Zero-Hour Sessions at COP26: Investing in nature at scale

rethink sustainability

Zero-Hour Sessions at COP26: Investing in nature at scale

As the COP26 climate summit continued on Thursday in Glasgow, Lombard Odier presented the latest in our series of Zero-Hour Sessions exploring nature, policy and the path to net zero. Titled 'Investing in nature at scale', the fourth session was a convention of the Natural Capital Investment Alliance (NCIA) and Circular Bioeconomy Alliance (CBA) hosted by His Royal Highness The Prince of Wales's Terra Carta Action Forum.

“We all agree that the opportunity to reverse the damage we have done to nature is closing fast,” said Hubert Keller, Senior Managing Partner at Lombard Odier Group, in his opening remarks. “For many years, His Royal Highness has led the way in recognising the existence and extent of the challenge, and what must be done to address it. As an investor, I particularly appreciate His Royal Highness's Davos declaration about the role of finance in solving this challenge, and agree with his sentiment that the problem is not a lack of capital, but how we as an industry are deploying it.”

Watch some key highlights of the event here:

We all agree that the opportunity to reverse the damage we have done to nature is closing fast

The case for investing in nature

Continuing his opening remarks, Hubert Keller expanded on the need to invest more in our natural capital.

The Natural Capital Investment Alliance (NCIA), of which we are a member, pledged to raise USD 10 billion. At Lombard Odier, we're proud to say that, by the end of 2021, the alliance would have already achieved half of its 2022 objectives around deploying more capital toward nature.1 That said, there is still more work to be done. With 50% of global GDP directly or indirectly reliant on nature2, we're putting the future of our economic prosperity at risk by destroying the most productive asset of our economy. So, how is the rest of our industry doing?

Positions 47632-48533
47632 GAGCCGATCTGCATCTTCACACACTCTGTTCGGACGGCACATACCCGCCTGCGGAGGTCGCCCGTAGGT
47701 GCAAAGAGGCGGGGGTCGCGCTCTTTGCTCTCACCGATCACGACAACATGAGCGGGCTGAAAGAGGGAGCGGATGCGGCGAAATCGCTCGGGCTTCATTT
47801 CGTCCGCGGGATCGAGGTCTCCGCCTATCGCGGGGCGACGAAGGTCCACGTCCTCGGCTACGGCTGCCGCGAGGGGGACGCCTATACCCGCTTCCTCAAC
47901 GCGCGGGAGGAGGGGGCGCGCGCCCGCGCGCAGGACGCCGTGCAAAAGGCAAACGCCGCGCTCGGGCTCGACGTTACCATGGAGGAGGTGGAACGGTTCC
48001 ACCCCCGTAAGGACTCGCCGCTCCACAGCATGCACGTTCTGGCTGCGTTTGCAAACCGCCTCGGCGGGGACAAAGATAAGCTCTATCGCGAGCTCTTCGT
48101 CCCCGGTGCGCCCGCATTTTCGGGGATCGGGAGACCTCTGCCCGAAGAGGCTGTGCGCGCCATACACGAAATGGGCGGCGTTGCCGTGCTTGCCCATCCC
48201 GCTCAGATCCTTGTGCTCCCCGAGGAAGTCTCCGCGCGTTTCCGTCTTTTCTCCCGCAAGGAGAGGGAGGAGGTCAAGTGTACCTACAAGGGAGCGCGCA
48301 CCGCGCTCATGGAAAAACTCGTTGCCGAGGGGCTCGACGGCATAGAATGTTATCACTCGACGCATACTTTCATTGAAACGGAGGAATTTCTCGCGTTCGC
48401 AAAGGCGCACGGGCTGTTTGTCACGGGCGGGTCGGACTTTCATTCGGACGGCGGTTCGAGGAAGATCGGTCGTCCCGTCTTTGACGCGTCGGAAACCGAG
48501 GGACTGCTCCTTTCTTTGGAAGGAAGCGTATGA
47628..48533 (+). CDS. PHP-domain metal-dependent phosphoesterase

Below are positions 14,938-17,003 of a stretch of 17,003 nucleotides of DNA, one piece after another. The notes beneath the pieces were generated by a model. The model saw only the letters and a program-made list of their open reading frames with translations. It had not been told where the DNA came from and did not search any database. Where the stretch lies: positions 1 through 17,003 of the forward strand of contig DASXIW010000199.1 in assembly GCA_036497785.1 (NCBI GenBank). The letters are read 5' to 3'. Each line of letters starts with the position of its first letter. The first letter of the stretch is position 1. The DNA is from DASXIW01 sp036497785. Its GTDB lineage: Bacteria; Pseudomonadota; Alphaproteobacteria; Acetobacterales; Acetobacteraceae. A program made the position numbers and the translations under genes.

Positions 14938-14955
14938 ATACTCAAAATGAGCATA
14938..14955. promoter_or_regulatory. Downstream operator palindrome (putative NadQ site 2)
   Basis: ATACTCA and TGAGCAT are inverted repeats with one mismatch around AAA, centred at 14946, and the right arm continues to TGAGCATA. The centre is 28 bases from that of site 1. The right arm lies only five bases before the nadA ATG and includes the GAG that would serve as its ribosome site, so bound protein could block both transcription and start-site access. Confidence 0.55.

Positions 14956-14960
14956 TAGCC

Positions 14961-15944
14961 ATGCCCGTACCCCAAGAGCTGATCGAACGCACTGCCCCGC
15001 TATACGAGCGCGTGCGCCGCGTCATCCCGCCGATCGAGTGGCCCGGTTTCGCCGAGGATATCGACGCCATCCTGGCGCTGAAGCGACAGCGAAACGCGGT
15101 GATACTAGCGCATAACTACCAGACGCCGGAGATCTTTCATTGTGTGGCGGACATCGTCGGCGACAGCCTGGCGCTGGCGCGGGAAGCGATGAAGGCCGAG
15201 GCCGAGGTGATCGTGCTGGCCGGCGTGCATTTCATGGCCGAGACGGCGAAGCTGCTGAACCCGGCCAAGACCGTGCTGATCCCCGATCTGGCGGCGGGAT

With 50% of global GDP directly or indirectly reliant on nature, we're putting the future of our economic prosperity at risk by destroying the most productive asset of our economy

There's now plenty of evidence that investors with direct stakes in our economy are starting to deploy capital in portfolios that are aligned with restoring nature3. In the investment world, asset owners and managers with close to USD 130 trillion in investments have declared a net zero ambition4, indicating a clear and growing realisation that we cannot ignore this crisis.

However, we still need to do more to align the capital we deploy such that we do not breach our planetary boundaries, of which the most widely known is that of limiting global warming to below 1.5 °C. But there are also several other such challenges that we must address, such as ending deforestation and biodiversity loss. And to address these challenges through capital, we need to invest in nature, leaner forms of industry and the circular bioeconomy.

…to address these challenges through capital, we need to invest in nature, leaner forms of industry and the circular bioeconomy

“Consumers are demanding fairer products, which is also forcing companies to build more resilience into their supply chains,” said Keller. “Today, we'll talk about some of the new technologies and solutions that are unlocking the potential of circularity, which is still supporting too little of our economy. But with the right investments at the right scale, it could grow dramatically and unlock a big opportunity.”

Keller also spoke about the growth of the carbon market, which makes an outstanding case for investing in natural capital. “We believe that, by 2030, the voluntary carbon market could be worth one to USD 200 billion, which would go a long way to developing the global south as an economic superpower,” he said. “As such, we're very excited about the opportunity to implement His Royal Highness's vision that lies before us, which consists of connecting three dots: capital sitting on the sidelines, a strong case for investing in nature, and developing the global south. If we can seize this opportunity, we will have taken a significant step towards a net-zero, nature-positive, inclusive economy.”